Revelations of a Soldier's Life
by Samuel C. Broughton, Sgt
Co. I, 21st Illinois Infantry
I first enlisted at Robinson, Illinois, April 27th, 1861, for three months. Was mustered at Mattoon, Illinois into Co I, Seventh Ill, afterwards 21st, Ill. We held an election at which S. S. Goode was elected Colonel. We were mustered by Captain U. S. Grant, who held our first dress parade. We changed the name of our camp from Camp Cunningham to Camp Grant in honor of the distinguished man who mustered us, it being the first camp named after him.
There seemed to be a mutual attachment between the regiment and Grant. He complimented us on being the finest body of men he had seen and said he would be proud to command such a regiment of nearly all young men from 18 to 25 years of age. The regiment liked Grant. He was a common appearing man who seemed to know what he was about; and when compared with the pomposity of Colonel Goode, our preference was largely in favor of Grant.
Then commenced what was known as the Mattoon War. Chickens began to disappear, and in a short time there wasn't a rooster to crow in five miles of Camp Grant. Milk and butter grew scarce and dear. The cows all came to camp to get milked, and the women of that region set us down as the biggest lot of thieves that was ever got together and vowed if we couldn't whip the Rebels we could soon steal out the Southern Confederacy. But for all that I believe they liked us pretty well for they brought us cakes and pies and eatables.
After all, I believe that was the best part of our drill. It gave us confidence in ourselves. We learned that wherever chickens grew and cows gave milk that we could get along somehow. Here my company got the name of the Wabash Riff Raff, which I suppose meant we were rough customers. The name stuck to us as long as the war lasted, but time passed and we were ordered to Springfield and was there when Lincoln made call for three years. Then we were given the opportunity to reenlist but were rather slow to do so.
When Governor Yates and Uncle Jessie Dubois, with whom we were well-acquainted, asked us the reason we told the governor to give us a Colonel we could depend on and we would. He told us to select our man and he would appoint him. We held elections in the company, and nine of the ten were unanimous in favor of Grant. The regiment then reenlisted for three years. There never was any meeting as has been reported. The boys were a little wild and did not like Goode, and Grant was appointed at the request of the regiment. I was orderly at headquarters when Goode received notice of his removal. He stormed and raved like a mad man. Swore he would take a musket and follow his regiment and see that his boys were not imposed on. But he thought better of it after he became cool.
I met him(Goode) after Grant had reached the position of Commander-in-Chief. With his usual bluster, he said if it had not been for Captain Peck of my company he would have then be filling Grant's position. Shortly after reenlisting, we were paid off. Eleven dollars a month.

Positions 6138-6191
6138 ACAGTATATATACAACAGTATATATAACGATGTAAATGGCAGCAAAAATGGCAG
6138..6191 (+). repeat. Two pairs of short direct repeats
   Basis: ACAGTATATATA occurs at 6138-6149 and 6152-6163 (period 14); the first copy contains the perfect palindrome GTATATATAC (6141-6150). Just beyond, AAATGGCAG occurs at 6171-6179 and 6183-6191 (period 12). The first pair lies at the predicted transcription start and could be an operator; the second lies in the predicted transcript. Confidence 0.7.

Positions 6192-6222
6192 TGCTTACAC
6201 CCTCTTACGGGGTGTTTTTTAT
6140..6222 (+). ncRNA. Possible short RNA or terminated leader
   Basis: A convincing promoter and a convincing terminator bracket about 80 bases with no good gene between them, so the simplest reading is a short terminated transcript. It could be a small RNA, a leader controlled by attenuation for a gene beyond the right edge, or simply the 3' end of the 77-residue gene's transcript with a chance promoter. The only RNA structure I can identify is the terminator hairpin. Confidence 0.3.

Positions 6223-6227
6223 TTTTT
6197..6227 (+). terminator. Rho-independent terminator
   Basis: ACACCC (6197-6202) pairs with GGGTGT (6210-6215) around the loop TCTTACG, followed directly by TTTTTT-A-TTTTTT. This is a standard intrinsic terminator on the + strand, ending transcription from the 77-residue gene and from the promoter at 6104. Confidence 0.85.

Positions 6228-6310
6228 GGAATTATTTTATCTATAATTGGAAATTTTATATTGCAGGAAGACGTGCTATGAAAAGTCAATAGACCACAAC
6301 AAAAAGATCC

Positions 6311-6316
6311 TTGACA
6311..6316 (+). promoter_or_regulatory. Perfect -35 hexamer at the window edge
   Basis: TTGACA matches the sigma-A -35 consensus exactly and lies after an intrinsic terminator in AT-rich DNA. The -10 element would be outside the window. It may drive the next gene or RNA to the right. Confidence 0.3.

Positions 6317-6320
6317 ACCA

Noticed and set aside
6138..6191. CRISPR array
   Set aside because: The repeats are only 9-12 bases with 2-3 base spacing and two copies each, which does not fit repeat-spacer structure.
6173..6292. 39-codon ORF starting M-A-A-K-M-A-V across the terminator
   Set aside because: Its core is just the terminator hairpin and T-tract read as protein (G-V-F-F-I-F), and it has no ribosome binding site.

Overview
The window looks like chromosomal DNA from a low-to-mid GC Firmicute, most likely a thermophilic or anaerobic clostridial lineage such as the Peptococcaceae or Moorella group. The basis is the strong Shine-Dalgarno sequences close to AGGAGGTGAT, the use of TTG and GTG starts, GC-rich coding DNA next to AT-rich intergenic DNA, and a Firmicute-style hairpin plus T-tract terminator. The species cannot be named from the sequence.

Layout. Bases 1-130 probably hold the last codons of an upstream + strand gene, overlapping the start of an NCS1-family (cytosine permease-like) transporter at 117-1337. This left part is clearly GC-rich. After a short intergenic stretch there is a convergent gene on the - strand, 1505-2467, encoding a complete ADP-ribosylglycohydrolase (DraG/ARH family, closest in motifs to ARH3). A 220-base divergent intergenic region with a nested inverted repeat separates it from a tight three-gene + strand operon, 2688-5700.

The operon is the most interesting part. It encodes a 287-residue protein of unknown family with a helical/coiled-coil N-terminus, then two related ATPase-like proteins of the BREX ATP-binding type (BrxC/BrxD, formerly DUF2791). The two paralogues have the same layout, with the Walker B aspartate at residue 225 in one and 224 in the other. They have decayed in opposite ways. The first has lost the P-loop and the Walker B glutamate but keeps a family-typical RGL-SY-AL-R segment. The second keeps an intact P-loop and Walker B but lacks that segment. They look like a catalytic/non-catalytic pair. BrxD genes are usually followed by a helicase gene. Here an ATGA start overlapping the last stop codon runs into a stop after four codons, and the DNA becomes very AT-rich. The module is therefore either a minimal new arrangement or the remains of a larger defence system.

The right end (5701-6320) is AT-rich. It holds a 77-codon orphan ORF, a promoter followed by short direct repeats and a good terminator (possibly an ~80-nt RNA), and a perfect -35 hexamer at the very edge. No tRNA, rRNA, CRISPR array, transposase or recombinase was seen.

Soon after, Grant arrived and took command of the regiment. In a few days we were ordered to Quincy. Grant made a requisition for wagons, although he could have got cars easier and cheaper, and we started to march through distance 160 miles. We marched to the Illinois River, when we were ordered to take the cars; and the same night we camped on Missouri soil. The next day we went by rail to Palmyra, Missouri, where we found the 14th, 16th and 19th Illinois regiments. The next morning Grant arrived, having left us at Quincy, with orders to take command of all the troops in that district. It raised a terrible howl. Colonels Smith, Palmer and Turchin all claimed to be Grant's seniors, but after threatening to arrest the fiery Turchin if it took his whole regiment to do it. Turchin's regiment were nearly all of stealing chickens. They found he was not to be fooled with and obeyed. Here Grant showed some of nerve and strength of will which distinguished him afterwards.
But there was one man Grant could not master. We called him Mexico. That man would have whiskey. Grant would tie him to a tree every night and keep a guard over him in daytime. On a march Grant would make him carry two guns with a guard over him, but he would get whiskey somehow, and when he came in to camp one night with both gun barrels full he gave it up as a bad job. One day his gun went off, accidentally, he claimed; and the bullet whistled close to Grant's ear. He arrested him for it, but as we had no military prisons then he gave him a furlough, promising to renew it when it expired. That was the last of Mexico. Grant kept his furlough renewed.
A short time afterward, Company I had a skirmish at High Hill station on the north Missouri railroad. We killed one man and two horses and would have captured the whole lot, but they run so fast we couldn't catch them. We captured some chickens and some fine hams and confiscated some Irish whiskey. We had no one hurt on our side, but I wrote home and called it a battle. After that I was in a detail to patrol the north Missouri and Hannibal & St. Joe Railroads, which we did for a month and had a rattling good time.